Small Things Should Come In Small Packages

Something strange is going on in the minds of car designers, and it is best summed up by the words “small SUV” and “Mini Countryman”.

‘The Mini Countryman is classified as a small SUV – a description I regard as oxymoronic, but appropriate given I consider that car simply moronic.’

SUVs started out big, but they have been getting progressively smaller. The Mini started out small, but it’s been getting progressively bigger. Now we find that the Mini Countryman is classified as a small SUV – a description I regard as oxymoronic, but appropriate given I consider that car simply moronic.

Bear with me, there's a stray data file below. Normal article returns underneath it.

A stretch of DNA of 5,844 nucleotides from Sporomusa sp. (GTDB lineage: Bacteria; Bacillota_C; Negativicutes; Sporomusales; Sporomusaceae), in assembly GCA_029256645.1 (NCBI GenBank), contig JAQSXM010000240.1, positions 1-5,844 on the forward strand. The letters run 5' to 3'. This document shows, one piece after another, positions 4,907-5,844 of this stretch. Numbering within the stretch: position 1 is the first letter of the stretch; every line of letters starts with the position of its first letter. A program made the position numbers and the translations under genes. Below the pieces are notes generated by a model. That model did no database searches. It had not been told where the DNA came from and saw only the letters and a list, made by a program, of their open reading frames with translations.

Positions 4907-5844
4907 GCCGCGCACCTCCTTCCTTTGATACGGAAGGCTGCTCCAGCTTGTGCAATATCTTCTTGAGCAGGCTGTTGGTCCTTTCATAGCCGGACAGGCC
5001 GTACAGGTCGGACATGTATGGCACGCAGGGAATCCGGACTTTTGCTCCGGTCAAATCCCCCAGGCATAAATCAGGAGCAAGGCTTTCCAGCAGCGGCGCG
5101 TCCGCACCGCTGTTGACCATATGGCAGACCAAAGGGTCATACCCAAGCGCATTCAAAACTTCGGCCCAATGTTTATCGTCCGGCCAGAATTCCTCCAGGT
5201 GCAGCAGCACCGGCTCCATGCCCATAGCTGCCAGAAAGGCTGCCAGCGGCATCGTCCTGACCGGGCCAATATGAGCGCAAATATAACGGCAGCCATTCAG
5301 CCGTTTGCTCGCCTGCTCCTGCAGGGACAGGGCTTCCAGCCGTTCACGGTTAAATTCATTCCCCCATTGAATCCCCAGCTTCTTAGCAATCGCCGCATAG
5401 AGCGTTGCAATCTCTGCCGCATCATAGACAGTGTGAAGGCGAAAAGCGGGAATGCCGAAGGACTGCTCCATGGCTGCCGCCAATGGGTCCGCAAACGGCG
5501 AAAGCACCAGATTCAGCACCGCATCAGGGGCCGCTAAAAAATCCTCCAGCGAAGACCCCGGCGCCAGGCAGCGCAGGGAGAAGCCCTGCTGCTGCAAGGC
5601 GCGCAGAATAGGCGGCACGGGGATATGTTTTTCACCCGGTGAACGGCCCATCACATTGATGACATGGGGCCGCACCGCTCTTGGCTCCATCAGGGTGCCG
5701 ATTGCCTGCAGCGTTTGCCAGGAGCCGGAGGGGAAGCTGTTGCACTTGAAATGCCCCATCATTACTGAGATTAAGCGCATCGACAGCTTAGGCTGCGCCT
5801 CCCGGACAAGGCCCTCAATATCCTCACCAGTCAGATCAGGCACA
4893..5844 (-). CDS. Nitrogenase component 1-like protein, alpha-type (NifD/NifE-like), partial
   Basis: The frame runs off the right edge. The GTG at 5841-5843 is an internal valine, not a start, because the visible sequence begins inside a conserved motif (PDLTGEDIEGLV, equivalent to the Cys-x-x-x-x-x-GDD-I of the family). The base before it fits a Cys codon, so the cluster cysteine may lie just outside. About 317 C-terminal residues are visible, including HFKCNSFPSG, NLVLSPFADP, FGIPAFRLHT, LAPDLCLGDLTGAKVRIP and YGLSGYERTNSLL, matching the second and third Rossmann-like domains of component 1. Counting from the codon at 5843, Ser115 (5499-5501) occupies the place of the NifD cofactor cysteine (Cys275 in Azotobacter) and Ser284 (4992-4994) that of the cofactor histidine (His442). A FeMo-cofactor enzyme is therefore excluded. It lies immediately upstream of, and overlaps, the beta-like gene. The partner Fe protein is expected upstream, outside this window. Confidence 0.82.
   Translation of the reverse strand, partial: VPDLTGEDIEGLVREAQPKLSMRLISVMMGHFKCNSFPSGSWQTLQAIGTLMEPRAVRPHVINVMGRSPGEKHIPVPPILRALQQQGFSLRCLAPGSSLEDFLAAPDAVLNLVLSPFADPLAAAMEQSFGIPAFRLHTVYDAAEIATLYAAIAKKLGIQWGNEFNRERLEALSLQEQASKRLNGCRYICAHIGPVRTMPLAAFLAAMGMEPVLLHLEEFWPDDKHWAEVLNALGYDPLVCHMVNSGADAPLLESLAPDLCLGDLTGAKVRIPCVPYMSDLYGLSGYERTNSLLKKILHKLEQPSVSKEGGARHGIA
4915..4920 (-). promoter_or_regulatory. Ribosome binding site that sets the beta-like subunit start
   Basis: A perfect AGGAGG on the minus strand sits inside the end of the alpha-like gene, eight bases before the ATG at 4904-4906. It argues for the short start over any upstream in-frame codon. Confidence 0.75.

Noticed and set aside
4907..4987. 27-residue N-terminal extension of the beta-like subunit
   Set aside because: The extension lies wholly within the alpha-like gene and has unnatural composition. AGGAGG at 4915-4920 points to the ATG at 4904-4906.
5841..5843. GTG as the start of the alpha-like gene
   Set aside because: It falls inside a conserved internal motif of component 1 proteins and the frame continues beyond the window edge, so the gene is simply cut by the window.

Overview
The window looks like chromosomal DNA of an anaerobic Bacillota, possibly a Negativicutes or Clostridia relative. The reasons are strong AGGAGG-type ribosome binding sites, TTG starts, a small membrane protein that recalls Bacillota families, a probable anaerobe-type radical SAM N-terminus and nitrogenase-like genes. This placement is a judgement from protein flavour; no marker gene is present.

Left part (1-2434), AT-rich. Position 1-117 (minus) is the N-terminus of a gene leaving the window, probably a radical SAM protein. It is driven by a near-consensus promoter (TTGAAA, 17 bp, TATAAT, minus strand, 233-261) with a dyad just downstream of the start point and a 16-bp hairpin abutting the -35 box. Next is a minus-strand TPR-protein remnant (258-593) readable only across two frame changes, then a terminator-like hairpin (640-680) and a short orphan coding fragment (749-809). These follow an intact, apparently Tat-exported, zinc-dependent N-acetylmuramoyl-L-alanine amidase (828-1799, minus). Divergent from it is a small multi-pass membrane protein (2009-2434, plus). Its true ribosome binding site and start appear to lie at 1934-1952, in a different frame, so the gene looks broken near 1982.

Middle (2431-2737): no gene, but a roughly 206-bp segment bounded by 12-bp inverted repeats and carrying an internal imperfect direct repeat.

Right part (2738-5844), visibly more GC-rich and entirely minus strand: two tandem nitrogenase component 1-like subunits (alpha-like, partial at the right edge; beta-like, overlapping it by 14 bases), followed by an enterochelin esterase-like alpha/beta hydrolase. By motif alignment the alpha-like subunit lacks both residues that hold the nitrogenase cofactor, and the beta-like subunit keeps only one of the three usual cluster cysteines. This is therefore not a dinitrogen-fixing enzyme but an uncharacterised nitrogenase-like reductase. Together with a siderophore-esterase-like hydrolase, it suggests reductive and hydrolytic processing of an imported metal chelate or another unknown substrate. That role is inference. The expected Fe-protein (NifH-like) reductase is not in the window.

SUVs initially were popular because they were big. With a lot of metal wrapped around their occupants, they instilled a sense of invincibility on the school run or on the odd occasion they ventured outside the city limits on to anything other than a three-lane freeway. Even if that sense of well being was misguided, it was appealing. If you’re going to hit something, the big SUV seemed to say, you’ll want to be in something bigger than the thing you hitSometh

luxury car

Meanwhile, the mini was initially popular because it did exactly what it said on the tin – it was so small that urban types could tootle around town and find parking easily. It was fun to drive, comical to look at, and cheap to run.